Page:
Digitised Sky Survey/NASA Chandra/Very Large Array (Robert Dunn et al. 2010)
A powerful NASA telescope has found not one, but 10 supermassive black holes. And it did so by accident!
Artist's impression of a spinning supermassive black hole with a surrounding accretion disk and relativistic jets.
How to measure the spin of a black hole: This chart illustrates the basic model for determining the spin rates of black holes. The three artist's concepts represent the different types of spin: retrograde rotation, where the disk of matter falling onto the hole, called an accretion disk, moves in the opposite direction of the black hole; no spin; and prograde rotation, where the disk spins in the same direction as the black hole.
Two models of black hole spin: Scientists measure the spin rates of supermassive black holes by spreading the X-ray light into different colors. The light comes from accretion disks that swirl around black holes, as shown in both of the artist's concepts. They use X-ray space telescopes to study these colors, and, in particular, look for a "fingerprint" of iron -- the peak shown in both graphs, or spectra -- to see how sharp it is. Prior to observations with NASA's Spectroscopic Telescope Array, or NuSTAR, and the European Space Agency's XMM- Newton telescope, there were two competing models to explain why this peak might not appear to be sharp. The "rotation" model shown at top held that the iron feature was being spread out by distorting effects caused by the immense gravity of the black hole. If this model were correct, then the amount of distortion seen in the iron feature should reveal the spin rate of the black hole. The alternate model held that obscuring clouds lying near the black hole were making the iron line appear artificially distorted. If this model were correct, the data could not be used to measure black hole spin.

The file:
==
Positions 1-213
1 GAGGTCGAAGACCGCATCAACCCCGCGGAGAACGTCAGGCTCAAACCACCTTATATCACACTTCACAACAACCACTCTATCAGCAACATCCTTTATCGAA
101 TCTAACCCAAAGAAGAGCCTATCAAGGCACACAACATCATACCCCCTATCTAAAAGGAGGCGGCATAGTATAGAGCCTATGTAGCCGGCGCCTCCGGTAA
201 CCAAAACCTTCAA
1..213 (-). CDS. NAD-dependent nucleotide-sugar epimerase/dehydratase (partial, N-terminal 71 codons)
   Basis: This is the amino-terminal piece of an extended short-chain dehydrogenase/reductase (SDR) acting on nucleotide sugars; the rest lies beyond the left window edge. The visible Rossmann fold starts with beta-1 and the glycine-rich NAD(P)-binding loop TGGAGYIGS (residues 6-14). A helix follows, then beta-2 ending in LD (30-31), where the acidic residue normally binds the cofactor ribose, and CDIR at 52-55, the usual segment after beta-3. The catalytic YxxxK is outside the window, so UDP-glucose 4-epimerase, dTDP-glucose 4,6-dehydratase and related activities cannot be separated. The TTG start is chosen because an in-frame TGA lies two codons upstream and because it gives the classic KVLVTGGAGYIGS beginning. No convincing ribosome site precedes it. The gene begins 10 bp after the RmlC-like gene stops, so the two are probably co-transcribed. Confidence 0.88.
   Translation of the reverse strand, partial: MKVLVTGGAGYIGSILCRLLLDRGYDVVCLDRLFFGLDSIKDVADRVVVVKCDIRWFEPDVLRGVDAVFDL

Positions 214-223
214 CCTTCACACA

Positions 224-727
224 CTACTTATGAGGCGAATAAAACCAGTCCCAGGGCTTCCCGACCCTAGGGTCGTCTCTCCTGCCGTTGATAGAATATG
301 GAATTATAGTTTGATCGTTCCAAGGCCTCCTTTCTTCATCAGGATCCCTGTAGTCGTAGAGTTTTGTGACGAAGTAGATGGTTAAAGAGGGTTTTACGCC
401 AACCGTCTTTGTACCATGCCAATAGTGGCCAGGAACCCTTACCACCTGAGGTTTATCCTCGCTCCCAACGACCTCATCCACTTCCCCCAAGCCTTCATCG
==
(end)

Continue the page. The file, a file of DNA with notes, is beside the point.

This chart depicts the electromagnetic spectrum, highlighting the X-ray portion. NASA's Nuclear Spectroscopic Telescope Array (NuSTAR) and the European Space Agency's XMM-Newton telescope complement each other by seeing different colors of X-ray light. XMM-Newton sees X-rays with energies between 0.1 and 10 kiloelectron volts (keV), the "red" part of the spectrum, while NuSTAR sees the highest-energy, or "bluest," X- ray light, with energies between 3 and 70 keV.
This image taken by the ultraviolet-light monitoring camera on the European Space Agency's (ESA's) XMM-Newton telescope shows the beautiful spiral arms of the galaxy NGC1365. Copious high-energy X-ray emission is emitted by the host galaxy, and by many background sources. The large regions observed by previous satellites contain so much of this background emission that the radiation from the central black hole is mixed and diluted into it. NuSTAR, NASA's newest X-ray observatory, is able to isolate the emission from the black hole, allowing a far more precise analysis of its properties.
What XMM-Newton saw: The solid lines show two theoretical models that explain the low-energy X-ray emission seen from the galaxy NGC 1365 by the European Space Agency's XMM-Newton. The red line explains the emission using a model where clouds of dust and gas partially block the X-ray light, and the green line represents a model in which the emission is reflected off the inner edge of the accretion disk, very close to the black hole. The blue circles show the measurements from XMM-Newton, which are explained equally well by both models.